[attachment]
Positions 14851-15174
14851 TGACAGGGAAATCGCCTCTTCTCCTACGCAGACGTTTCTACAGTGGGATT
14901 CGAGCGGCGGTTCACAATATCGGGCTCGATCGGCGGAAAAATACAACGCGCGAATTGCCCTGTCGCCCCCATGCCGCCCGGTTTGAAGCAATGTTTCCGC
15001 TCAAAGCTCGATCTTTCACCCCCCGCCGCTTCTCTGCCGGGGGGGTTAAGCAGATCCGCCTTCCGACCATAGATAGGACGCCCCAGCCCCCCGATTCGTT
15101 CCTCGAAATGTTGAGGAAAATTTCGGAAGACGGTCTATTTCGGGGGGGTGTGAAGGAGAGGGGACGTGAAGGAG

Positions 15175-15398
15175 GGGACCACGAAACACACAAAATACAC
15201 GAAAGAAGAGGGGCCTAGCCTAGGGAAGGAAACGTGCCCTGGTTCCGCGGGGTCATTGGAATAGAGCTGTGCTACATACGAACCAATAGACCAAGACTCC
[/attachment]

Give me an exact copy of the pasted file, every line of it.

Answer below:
Positions 14851-15174
14851 TGACAGGGAAATCGCCTCTTCTCCTACGCAGACGTTTCTACAGTGGGATT
14901 CGAGCGGCGGTTCACAATATCGGGCTCGATCGGCGGAAAAATACAACGCGCGAATTGCCCTGTCGCCCCCATGCCGCCCGGTTTGAAGCAATGTTTCCGC
15001 TCAAAGCTCGATCTTTCACCCCCCGCCGCTTCTCTGCCGGGGGGGTTAAGCAGATCCGCCTTCCGACCATAGATAGGACGCCCCAGCCCCCCGATTCGTT
15101 CCTCGAAATGTTGAGGAAAATTTCGGAAGACGGTCTATTTCGGGGGGGTGTGAAGGAGAGGGGACGTGAAGGAG

Positions 15175-15398
15175 GGGACCACGAAACACACAAAATACAC
15201 GAAAGAAGAGGGGCCTAGCCTAGGGAAGGAAACGTGCCCTGGTTCCGCGGGGTCATTGGAATAGAGCTGTGCTACATACGAACCAATAGACCAAGACTCC